This is a seven page summary review of one of the greatest books in modern political, economic, and cultural literature. The review concludes with links to other published literary commentary on the book being reviewed, and to superb videos where George Will is interviewed about his book, in this way augmenting the Kindle experience.
The Conservative Sensibility is a masterwork, a capstone work for the author, for his time, for the Republic, and for We the People who have lost our Republic.
This book is a masterwork, a capstone work for the author, for his time, for the Republic, and for We the People who have lost our Republic. Of the over 2,500 books I have reviewed, 10% of which have received a 6 star rating, this book is easily in the top 25 and perhaps the top 10. The last book I remember that impressed me this much was Philip Allot’s The Health of Nations: Society and Law beyond the State (Cambridge, 2002) but this book is closer to home, focused on the Declaration of Independence, the Constitution, and the collapse of the US federal government with a Presidency run amok, a Congress in abdication, and a judiciary all too passive as the Constitution is shredded.
This glorious piece of work, clearly a handcrafted deeply researched endeavor (not a collection of past columns) that draws on all forms of erudition from poetry and theater and fiction to history, philosophy, and science, is noteworthy for integrating deep and diverse citations from the varied leading individuals in the US executive, US legislature, and US judiciary.
The top four points made by this book, in my view, are these:
The assassination of the top four leaders of the political left in the five year period – President John Kennedy in 1963, Malcolm X in 1965, and Martin Luther King, Jr. and Senator Robert Kennedy in 1968 – represented nothing less than a slow-motion coup on the political scene.
5 Stars – Utterly brilliant insights and data, but publisher should have invested in graphics to match
Parag Khanna is for me the single best observer and reporter on the substance of Asia which he takes great pains to point out is not just China (a third of Asia’s population) but includes particularly vast swaths of Russia, India, Central Asia, Southeast Asia including Indonesia and Australia, and Turkey.
“Margin of Victory: Five Battles that Changed the Face of Modern Warfare” by Douglas Macgregor. Naval Institute Press. 2016, Hardcover, 268 pages, $34.95.
“Margin of Victory” is about change, intelligently and soberly recognizing the need for that change regardless of preconceived notions and the consequences of failing to do so. Each of the conflicts analyzed by Macgregor, all seemingly unrelated at first glance, center on his repeated premise that victory will depend on lessons learned that will drive accepting change and implementing the hard decisions that must accompany transformation – notably in technology, people, strategy and organization. While history provides perspective that must be considered, holding on to outmoded concepts or failing to properly leverage what’s been learned will ultimately lead to decisive defeat.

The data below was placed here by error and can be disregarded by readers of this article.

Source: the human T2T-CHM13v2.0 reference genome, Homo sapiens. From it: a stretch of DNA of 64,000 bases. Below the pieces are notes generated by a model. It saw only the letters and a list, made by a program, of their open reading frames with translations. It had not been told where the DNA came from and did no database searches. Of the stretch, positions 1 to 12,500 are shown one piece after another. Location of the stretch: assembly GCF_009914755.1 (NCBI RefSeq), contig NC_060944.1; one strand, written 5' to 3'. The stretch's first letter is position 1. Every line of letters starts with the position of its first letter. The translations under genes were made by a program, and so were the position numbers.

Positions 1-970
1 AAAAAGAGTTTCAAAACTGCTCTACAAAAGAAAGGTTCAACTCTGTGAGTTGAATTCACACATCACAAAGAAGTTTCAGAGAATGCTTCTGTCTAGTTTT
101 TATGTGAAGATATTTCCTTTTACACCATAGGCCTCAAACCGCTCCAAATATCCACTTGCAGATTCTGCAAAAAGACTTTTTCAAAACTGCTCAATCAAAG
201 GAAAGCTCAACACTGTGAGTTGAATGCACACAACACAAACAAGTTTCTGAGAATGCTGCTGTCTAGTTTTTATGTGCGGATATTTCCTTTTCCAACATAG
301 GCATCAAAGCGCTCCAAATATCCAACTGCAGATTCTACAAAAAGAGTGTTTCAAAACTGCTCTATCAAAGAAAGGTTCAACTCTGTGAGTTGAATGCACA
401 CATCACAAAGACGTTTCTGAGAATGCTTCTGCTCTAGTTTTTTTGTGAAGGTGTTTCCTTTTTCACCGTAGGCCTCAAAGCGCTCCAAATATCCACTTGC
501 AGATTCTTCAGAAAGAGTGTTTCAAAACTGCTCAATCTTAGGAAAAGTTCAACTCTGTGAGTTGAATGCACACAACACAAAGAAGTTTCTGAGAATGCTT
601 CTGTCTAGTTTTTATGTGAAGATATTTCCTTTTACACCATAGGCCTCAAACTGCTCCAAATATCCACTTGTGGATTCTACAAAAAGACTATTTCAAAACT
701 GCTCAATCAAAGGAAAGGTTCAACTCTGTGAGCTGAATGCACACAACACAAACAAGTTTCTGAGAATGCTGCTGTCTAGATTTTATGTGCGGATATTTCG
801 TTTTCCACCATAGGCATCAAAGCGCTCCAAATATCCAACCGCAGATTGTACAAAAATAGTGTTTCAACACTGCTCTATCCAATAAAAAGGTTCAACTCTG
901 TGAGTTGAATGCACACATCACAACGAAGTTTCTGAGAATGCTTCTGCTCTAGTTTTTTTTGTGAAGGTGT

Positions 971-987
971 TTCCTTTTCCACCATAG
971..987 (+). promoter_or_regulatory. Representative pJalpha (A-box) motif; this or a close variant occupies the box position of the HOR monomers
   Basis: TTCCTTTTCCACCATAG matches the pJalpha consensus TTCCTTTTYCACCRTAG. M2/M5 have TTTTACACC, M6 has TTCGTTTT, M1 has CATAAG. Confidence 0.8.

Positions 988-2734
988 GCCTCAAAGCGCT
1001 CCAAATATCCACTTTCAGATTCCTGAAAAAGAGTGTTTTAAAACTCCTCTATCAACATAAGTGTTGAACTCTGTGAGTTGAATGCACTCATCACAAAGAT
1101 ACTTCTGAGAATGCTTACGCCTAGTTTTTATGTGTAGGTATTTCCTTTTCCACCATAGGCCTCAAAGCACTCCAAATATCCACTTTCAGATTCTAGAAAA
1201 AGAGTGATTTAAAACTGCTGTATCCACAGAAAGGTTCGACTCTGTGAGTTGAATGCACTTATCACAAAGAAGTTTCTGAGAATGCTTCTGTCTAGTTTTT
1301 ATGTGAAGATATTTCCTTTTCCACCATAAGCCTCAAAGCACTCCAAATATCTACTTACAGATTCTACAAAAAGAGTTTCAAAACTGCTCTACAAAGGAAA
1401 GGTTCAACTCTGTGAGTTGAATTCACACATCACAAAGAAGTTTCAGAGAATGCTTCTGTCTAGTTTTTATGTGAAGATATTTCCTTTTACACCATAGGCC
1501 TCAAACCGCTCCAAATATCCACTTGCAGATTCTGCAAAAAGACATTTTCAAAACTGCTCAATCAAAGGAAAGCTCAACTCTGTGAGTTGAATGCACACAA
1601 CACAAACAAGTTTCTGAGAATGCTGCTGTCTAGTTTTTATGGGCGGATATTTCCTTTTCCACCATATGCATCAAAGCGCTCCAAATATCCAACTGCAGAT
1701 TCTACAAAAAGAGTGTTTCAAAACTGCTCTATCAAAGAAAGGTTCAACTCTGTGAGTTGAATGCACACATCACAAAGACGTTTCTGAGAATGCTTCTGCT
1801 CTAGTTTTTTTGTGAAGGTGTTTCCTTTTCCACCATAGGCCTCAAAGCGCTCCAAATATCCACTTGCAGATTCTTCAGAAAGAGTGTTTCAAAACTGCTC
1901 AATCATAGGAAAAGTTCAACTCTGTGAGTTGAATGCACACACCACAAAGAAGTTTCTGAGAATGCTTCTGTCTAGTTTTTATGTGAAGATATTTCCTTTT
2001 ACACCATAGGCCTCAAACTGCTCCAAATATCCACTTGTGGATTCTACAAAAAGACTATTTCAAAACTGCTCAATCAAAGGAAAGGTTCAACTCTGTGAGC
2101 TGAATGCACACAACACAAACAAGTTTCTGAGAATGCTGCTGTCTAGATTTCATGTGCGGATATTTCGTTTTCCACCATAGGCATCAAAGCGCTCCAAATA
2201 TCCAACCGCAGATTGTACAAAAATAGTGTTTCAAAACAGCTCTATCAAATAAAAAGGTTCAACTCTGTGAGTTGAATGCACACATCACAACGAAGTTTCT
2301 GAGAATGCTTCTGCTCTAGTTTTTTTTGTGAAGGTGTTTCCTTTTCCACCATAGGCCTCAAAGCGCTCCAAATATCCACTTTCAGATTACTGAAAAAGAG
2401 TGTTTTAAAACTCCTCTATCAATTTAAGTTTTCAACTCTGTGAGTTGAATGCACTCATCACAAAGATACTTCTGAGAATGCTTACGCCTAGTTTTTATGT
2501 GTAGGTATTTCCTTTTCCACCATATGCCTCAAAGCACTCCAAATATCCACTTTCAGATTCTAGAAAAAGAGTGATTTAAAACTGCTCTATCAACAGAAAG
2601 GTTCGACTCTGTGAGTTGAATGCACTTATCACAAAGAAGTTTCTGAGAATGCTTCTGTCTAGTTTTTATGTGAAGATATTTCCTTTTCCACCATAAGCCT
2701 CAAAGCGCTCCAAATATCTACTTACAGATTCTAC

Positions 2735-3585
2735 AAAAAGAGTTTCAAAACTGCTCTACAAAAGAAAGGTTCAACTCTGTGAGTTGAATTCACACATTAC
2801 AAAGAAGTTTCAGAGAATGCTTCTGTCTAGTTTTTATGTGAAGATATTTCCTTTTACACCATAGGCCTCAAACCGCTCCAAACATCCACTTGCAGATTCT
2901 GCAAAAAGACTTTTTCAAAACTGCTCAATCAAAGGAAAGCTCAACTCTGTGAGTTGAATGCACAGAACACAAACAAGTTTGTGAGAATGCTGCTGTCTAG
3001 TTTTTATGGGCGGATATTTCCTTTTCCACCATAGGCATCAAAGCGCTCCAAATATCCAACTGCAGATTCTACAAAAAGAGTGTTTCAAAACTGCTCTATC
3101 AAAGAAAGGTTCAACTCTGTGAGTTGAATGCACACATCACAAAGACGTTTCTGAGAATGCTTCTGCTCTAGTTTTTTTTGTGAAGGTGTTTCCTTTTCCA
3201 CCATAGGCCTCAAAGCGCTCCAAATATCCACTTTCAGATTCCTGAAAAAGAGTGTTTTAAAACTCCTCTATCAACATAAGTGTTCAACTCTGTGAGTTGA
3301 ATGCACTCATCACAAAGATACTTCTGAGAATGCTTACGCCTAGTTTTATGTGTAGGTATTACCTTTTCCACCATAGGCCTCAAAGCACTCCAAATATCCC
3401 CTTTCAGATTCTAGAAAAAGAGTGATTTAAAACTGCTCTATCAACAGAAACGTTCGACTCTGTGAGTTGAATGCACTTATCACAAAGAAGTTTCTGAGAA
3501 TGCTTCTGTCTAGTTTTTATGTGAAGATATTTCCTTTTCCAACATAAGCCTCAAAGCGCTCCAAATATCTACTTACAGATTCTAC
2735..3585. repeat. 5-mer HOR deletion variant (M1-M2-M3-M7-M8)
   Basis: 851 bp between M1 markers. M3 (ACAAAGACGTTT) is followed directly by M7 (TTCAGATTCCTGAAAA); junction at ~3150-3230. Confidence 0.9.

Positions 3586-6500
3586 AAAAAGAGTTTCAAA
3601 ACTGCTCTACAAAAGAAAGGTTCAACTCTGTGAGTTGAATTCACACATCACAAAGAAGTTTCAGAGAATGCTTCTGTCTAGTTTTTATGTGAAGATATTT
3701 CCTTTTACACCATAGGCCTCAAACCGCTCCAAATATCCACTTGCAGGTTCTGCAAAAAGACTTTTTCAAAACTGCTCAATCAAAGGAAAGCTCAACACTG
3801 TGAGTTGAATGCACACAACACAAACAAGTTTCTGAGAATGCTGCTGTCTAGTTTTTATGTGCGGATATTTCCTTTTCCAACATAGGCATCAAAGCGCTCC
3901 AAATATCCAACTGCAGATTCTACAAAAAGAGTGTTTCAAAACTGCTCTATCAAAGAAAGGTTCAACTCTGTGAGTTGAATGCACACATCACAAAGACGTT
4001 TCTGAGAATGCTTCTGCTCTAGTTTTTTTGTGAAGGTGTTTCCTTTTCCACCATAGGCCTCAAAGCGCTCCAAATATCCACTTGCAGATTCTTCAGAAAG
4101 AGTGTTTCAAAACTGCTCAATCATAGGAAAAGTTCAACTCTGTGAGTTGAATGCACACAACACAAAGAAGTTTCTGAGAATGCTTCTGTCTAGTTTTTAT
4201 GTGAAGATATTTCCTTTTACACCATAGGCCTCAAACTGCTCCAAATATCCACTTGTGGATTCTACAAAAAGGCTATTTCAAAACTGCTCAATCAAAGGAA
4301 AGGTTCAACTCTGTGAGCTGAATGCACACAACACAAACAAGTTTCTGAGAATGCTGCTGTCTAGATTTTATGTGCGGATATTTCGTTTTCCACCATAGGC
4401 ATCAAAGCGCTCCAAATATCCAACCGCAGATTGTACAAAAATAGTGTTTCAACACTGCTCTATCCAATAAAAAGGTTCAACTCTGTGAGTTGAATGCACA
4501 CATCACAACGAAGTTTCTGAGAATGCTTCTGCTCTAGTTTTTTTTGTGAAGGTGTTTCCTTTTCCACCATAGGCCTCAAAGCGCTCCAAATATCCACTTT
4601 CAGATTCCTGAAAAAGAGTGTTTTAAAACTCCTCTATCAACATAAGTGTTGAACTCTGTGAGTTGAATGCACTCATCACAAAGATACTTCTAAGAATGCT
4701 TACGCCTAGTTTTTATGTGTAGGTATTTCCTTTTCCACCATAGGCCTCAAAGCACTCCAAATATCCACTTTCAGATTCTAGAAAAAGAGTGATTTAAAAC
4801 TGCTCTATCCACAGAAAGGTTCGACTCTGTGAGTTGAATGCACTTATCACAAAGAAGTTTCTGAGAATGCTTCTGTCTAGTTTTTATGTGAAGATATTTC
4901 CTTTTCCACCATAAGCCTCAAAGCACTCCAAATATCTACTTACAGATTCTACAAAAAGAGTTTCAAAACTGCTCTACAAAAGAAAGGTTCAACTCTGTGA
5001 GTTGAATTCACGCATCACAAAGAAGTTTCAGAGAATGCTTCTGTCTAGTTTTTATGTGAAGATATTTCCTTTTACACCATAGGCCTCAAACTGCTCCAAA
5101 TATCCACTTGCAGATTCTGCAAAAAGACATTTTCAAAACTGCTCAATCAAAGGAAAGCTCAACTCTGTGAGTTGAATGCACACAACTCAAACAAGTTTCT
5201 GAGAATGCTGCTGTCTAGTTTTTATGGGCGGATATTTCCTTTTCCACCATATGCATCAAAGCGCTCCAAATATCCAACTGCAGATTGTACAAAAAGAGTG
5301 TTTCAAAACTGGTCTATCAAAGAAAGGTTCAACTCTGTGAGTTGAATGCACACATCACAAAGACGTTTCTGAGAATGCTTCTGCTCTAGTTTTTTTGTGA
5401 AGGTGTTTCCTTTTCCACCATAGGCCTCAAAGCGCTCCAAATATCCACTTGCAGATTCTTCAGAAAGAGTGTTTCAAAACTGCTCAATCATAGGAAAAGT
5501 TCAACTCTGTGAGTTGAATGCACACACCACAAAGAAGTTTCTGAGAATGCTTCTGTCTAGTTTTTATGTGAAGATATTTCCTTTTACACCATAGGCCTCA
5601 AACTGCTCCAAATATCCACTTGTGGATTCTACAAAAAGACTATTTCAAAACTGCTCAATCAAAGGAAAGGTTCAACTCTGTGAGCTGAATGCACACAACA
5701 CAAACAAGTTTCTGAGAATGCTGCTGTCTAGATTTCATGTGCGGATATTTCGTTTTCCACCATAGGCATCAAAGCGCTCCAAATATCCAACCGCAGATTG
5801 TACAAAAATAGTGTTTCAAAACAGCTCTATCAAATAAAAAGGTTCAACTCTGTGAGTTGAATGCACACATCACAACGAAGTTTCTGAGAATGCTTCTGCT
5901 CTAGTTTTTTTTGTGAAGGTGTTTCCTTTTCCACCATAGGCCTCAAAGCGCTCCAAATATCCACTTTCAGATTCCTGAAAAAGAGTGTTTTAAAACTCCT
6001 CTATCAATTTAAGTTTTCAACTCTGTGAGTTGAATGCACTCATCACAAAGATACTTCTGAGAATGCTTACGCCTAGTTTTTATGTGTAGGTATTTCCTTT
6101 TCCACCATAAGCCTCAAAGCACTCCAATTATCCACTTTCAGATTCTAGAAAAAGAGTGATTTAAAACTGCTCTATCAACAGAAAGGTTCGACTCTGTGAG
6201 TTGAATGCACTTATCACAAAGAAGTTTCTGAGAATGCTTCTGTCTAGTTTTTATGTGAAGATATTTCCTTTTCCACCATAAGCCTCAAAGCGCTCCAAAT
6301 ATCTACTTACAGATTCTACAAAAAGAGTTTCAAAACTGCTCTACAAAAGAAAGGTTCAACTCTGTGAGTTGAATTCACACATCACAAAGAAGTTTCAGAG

6 Stars Presidential Transitions Matter and President Trump Blew It — With Follow-on Consequences
Although I am a huge fan of President Trump — I wrote the first article on how he could win (“Counter-Coup: How Trump Can Win,” CounterPunch, 14 August 2018) and went on to write the 30 piece Trump Revolution Series, I also believe in learning from the mistakes of others — this book has a great deal to offer the next President.
Early on in the book we learn that then candidate Trump did not want a presidential transition team and refused to assign campaign funds for it. When he was persuaded by Chris Christie that he needed one and Christie offered to raise funds separately, Trump assented, only to blow a fuse when he learned Christie had raised $9 million.
QUOTE (21): “Trump was apoplectic, actually yelling, You’re stealing my money! You’re stealing my fucking money! What the fuck is this?”
The book offers one capstone understanding and five insights that every presidential candidate should take deeply to heart:
It has been very distressful for me, as a professional intelligence officer committed to truth and transparency, to find so many of my colleagues absolutely livid – constipated with anger, impotent in every sense of the word – when confronted with the success off WikiLeaks.
Julian Assange is the epitome of truth, transparency, and trust, the sub-title of The Open Source Everything Manifesto that places Julian and the good works of his thousands of volunteers in context. The post-Western, post-Google Internet begins and ends, in my view, with Julian Assange, myself, William Binney, and John McAfee. The WikiLeaks “model” – while it can be broadened and scaled up – is the perfect manifestation of what Tom Atlee has called The Tao of Democracy. WikiLeaks is Collective Intelligence in its purest form: no barriers, no lies.
I received a PDF copy from the author, with whom I share many concerns about and hopes for the Trump Presidency, and am truly delighted with all that he has done. As a former spy who also co-created the Marine Corps Intelligence Intelligence Activity and went on to found the Open Source Intelligence discipline, I deal every day with complex nuanced topics that I find very difficult to explain to normal people.
This author has done a BRILLIANT job, a PATRIOTIC job, a LIFE-ENHANCING and GOD-BLESSED job, of laying out both the threats to the Trump Presidency and to America, and the threats and possibilities for resurrecting America and saving it from the Deep State I know so well.